Vail Daily column: With what crimes is John Edwards charged?
Former Sen. John Edwards, currently on trial in federal court in Greensboro, N.C., has certainly gotten himself into a bit of a sticky wicket. And an awfully public sticky wicket at that.
If you haven’t been keeping score, the facts are these: While running for president of the United States in 2008, Edwards, whose wife had been diagnosed with the breast cancer that ultimately killed her, struck up an affair with one Rielle Hunter who he made first his campaign videographer and then made pregnant with his child. At first Edwards denied the affair but ultimately, in the face of overwhelming pressure, owned up.
A less than admirable state of (please excuse the pun) affairs, to be sure, but unfortunate couplings are certainly nothing new. Not even (or perhaps, especially) in the world of politics, privilege and power. One’s imagination need not stretch excessively to recall the tawdry Bill Clinton-Monica Lewinsky, eh-hem, “assignation.” And President John Kennedy, had he lived and occupied the White House in another era, might well have been the poster boy for indiscretion. More recently the Governator, apparently, sired, and then covered up for more than a decade, a love child of his own with the family’s hired help.
What, then, other than his perfect hair, is different about John Edwards? Why is he on trial and for precisely what?
Edwards is charged with six criminal counts of federal campaign finance violations. If convicted, he faces up to 30 years in prison and $1.5 million in fines. In simple terms, what Edwards is accused of is accepting more than $900,000 in illegal campaign contributions allegedly employed in order to hush up his affair with Hunter and keep his presidential bid from falling off the rails.
Of the six charges, one involves conspiracy, four involve receiving illegal payments and one involves making false statements.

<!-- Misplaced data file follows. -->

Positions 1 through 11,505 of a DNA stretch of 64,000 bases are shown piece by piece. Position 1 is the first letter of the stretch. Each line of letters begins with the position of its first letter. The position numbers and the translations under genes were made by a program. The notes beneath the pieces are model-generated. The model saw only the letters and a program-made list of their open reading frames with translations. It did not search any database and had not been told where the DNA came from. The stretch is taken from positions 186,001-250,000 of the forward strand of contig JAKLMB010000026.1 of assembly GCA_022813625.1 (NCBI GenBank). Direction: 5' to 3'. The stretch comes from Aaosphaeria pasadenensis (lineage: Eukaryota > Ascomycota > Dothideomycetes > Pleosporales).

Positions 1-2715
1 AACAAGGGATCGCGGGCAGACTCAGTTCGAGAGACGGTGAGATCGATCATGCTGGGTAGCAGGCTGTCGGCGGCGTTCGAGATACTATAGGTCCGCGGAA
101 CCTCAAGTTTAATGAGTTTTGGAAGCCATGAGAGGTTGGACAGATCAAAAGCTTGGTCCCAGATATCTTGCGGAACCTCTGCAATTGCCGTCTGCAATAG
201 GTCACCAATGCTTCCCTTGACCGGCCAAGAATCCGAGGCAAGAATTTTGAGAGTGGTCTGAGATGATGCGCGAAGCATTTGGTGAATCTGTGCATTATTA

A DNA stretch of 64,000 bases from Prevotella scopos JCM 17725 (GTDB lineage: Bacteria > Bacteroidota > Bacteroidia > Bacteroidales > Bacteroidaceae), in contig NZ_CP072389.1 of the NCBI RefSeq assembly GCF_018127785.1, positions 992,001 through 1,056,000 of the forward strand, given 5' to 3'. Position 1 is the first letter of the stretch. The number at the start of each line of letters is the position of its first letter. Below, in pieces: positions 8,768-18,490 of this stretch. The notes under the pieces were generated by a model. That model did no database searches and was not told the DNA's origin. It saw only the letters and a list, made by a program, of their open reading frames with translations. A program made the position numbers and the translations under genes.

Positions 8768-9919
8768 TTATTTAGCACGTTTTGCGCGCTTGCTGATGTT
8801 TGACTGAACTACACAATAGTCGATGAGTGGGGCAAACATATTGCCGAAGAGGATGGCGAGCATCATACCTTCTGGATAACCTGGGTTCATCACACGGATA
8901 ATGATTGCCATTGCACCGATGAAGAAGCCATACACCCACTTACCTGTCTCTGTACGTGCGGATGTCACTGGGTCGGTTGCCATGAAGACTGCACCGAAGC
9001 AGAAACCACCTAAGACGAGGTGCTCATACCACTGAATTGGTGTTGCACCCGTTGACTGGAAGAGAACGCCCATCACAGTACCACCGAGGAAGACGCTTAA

A conspiracy involves an agreement made with someone else to commit a crime. It is not necessary to prove that the crime was actually committed or that the conspirator was involved in all stages of the planning or knew all of the details. All that needs to be proved is that there was a voluntary agreement to participate and some overt act by one of the conspirators in furtherance of the criminal plan. Accordingly, what Edwards is facing, among the other charges, is that he schemed or cooperated with at least one other person to put into effect a plan to commit (in this instance) federal campaign finance crimes.
The “indictment” (which is just a fancy way of saying that one has formally been charged with a serious crime) contends that Edwards and his co-conspirators solicited $725,000 from Rachel “Bunny” Mellon, the 100-year-old heiress to the Mellon banking fortune, and another $200,000 from Fred Baron, Edwards’s campaign finance chairman. Apparently, within the Edwards camp, Ms. Mellon’s largesse was known, perhaps not as haughtily as it now sounds, as “Bunny money”.
The money, so the indictment alleges, was used not only to enwrap the affair with what was intended to be a cloak of invisibility, but also to pay for Ms. Hunter’s prenatal care, travel, comfort and accommodations.